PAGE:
After the Election

Rev. Logan Keck is the pastor of CTK JP/Roxbury. He wrote this letter to his congregation the day following Election Day. We're sharing it here as an encouragement for our whole church.


Dear Church, 

Like most of you, I awoke this morning to a flood of texts and social media posts about the results from last night's election. They ranged from extreme excitement to deep distress. Several people have already spoken to me about their genuine fear for their families, while others have written to tell me we are at the dawn of a new era of prosperity.

I am extremely grateful for God's providence for our church this fall. Studying the book of Daniel has given us a great lens for viewing the rulers of this world. So, as we take the day to digest the election results, I want to point you to some things the scriptures tell us about how we should live as followers of Christ.

1. This world is not our home

In 1 Peter, God addresses the church as the "elect exiles" dispersed around the world. Throughout scripture we are reminded that the ultimate allegiance of the people of God belongs not to any nation or ruler, but to Christ and his kingdom. Jesus is still on the throne today. His kingdom is eternal. Practically, that means while our earthly leaders may change, the way we live as followers of Christ does not.

Especially in a time where the country is divided, God's people should strive to be a light to the world around them. We should be faithful to Christ's call to love our neighbor as ourselves, to welcome the stranger, and to care for those in need.

The command to love our neighbor also means, as difficult as it may seem, we should care for all those around us. Whatever side you found yourself on this morning, I want to encourage you to remember that the people standing across the aisle from you are made in the image of God. He loves and cares for them and you are called to love them.

Loving our neighbors also means we need to take people's fears seriously and not dismiss them with clichés or platitudes. This world is not our home, but it does matter. God's plan is for the redemption of the earth and our call is to "seek the peace of the city." Christians should be concerned with the outcome of elections, and they should desire the best for their community. For that reason, many in our community feel genuinely hurt or fearful today. As always we should embrace those who are feeling marginalized and we should remember the church is a place where we can share our fears and find hope in the Gospel.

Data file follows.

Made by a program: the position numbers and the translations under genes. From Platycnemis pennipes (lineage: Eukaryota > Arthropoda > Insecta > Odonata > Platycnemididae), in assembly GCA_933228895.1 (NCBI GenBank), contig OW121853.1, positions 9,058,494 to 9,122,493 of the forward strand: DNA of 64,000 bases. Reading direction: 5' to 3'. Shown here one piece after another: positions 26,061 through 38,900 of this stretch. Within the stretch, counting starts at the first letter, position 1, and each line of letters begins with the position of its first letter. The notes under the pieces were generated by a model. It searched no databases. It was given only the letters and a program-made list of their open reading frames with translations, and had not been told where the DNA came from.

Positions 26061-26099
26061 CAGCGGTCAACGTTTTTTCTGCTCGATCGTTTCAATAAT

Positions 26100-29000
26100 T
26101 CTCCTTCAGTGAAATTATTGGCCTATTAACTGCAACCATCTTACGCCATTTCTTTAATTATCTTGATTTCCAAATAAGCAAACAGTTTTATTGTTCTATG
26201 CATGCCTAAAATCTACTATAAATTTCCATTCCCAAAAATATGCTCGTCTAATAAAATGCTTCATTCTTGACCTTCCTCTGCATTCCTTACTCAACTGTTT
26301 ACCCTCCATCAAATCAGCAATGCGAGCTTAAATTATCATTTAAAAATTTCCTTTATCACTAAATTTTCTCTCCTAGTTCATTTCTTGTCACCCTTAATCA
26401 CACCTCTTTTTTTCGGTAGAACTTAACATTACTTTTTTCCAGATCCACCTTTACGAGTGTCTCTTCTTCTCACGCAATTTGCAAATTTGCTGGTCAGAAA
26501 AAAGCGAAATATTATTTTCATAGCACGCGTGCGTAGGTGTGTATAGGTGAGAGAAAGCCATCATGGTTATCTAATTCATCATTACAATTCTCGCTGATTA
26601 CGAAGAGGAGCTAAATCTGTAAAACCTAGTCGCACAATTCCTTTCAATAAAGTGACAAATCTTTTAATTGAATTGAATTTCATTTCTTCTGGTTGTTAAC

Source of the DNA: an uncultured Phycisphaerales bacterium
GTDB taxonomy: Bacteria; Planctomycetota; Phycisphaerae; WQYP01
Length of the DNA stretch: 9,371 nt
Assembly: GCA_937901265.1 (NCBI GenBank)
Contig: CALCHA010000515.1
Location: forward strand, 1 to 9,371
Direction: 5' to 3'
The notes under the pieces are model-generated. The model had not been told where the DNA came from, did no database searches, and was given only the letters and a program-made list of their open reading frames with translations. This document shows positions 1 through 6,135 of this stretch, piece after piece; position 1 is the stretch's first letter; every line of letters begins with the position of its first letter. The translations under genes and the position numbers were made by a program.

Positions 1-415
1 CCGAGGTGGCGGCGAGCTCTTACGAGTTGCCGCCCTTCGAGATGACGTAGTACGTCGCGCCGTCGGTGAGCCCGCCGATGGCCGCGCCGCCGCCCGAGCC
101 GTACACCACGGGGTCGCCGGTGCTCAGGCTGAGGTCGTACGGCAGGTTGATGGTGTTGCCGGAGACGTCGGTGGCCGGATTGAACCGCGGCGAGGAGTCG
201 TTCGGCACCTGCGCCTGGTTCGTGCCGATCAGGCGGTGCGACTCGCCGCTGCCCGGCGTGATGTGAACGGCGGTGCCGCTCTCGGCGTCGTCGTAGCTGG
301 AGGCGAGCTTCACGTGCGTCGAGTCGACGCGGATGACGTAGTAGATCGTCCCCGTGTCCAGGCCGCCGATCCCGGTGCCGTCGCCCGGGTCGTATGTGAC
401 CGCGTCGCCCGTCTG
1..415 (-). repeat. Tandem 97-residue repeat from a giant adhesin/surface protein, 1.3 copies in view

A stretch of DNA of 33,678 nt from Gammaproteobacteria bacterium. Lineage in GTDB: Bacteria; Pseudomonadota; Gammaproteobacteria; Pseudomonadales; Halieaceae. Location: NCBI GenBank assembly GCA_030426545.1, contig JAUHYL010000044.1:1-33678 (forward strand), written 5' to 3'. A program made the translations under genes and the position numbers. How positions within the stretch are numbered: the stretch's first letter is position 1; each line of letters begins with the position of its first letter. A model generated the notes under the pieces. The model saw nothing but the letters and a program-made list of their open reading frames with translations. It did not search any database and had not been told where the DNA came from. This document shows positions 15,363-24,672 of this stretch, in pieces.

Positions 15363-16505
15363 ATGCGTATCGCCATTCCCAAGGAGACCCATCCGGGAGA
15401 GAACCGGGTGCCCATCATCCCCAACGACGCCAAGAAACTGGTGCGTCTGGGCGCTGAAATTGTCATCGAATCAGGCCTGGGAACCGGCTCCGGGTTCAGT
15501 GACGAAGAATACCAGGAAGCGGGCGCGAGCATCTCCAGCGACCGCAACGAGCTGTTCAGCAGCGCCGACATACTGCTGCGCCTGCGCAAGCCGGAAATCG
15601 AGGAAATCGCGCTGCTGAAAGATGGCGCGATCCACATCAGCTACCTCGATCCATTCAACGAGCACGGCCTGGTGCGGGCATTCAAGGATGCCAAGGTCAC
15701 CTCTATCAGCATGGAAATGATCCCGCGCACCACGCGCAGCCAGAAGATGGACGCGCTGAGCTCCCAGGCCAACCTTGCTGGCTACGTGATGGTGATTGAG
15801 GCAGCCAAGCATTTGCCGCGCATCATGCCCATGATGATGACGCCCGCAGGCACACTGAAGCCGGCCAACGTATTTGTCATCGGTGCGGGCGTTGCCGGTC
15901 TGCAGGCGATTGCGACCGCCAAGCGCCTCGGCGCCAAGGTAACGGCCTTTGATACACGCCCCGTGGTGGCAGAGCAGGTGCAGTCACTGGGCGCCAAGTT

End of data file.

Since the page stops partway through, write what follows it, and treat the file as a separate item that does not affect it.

2. The country is divided, but the Kingdom of God is not

It seems to me that the predominant narrative post-election is the racial and class divide amongst voters, but we don’t need statistics to tell us there is a division. We see it every day in our communities and on the news. It's times like this when we especially need to remember the picture the New Testament gives us of God's people:

Revelation 7:9-10

After this I looked, and behold, a great multitude that no one could number, from every nation, from all tribes and peoples and languages, standing before the throne and before the Lamb, clothed in white robes, with palm branches in their hands, and crying out with a loud voice, “Salvation belongs to our God who sits on the throne, and to the Lamb!”

Galatians 3:28

There is neither Jew nor Greek, there is neither slave nor free, there is no male and female, for you are all one in Christ Jesus.

In the midst of an increasingly divided world, the church has a unique opportunity to testify to the power of God in our unity. Let's remember that the only one powerful enough to unite a diverse people is not a Republican or a Democrat, but the King of Kings. Christ's kingdom has come and it is coming. Now more than ever, simply showing this reality in the way we worship together and fellowship throughout the week is a powerful testament to our great God.

3. Our leaders are given by God—both the good ones and the bad

Regardless of how we feel about our new president or our other elected leaders, scripture tells us very clearly that they are given to us by God and it is our duty to pray for them as they lead. So in the coming weeks and months as we watch them take office and govern, rather than placing our hopes or fears in how they wield their power, let's trust and pray to the One who gave it to them and, as with every king and president who has come before, will one day take it away.

Grateful for you all, 

Logan